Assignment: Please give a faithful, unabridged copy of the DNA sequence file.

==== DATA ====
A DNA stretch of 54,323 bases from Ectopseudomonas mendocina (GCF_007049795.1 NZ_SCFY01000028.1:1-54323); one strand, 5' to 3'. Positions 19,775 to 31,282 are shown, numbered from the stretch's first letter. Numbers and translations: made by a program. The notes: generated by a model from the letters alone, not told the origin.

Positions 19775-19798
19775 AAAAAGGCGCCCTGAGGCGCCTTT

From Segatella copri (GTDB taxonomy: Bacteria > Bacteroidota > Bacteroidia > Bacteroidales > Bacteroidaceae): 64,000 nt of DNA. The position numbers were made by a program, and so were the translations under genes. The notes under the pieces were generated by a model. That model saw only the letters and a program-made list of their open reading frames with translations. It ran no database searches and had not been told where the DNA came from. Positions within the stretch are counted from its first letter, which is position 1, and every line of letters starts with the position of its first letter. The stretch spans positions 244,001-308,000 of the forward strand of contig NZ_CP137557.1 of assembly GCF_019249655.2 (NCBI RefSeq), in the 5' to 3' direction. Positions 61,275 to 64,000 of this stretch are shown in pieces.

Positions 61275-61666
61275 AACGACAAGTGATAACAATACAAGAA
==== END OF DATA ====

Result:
A DNA stretch of 54,323 bases from Ectopseudomonas mendocina (GCF_007049795.1 NZ_SCFY01000028.1:1-54323); one strand, 5' to 3'. Positions 19,775 to 31,282 are shown, numbered from the stretch's first letter. Numbers and translations: made by a program. The notes: generated by a model from the letters alone, not told the origin.

Positions 19775-19798
19775 AAAAAGGCGCCCTGAGGCGCCTTT

From Segatella copri (GTDB taxonomy: Bacteria > Bacteroidota > Bacteroidia > Bacteroidales > Bacteroidaceae): 64,000 nt of DNA. The position numbers were made by a program, and so were the translations under genes. The notes under the pieces were generated by a model. That model saw only the letters and a program-made list of their open reading frames with translations. It ran no database searches and had not been told where the DNA came from. Positions within the stretch are counted from its first letter, which is position 1, and every line of letters starts with the position of its first letter. The stretch spans positions 244,001-308,000 of the forward strand of contig NZ_CP137557.1 of assembly GCF_019249655.2 (NCBI RefSeq), in the 5' to 3' direction. Positions 61,275 to 64,000 of this stretch are shown in pieces.

Positions 61275-61666
61275 AACGACAAGTGATAACAATACAAGAA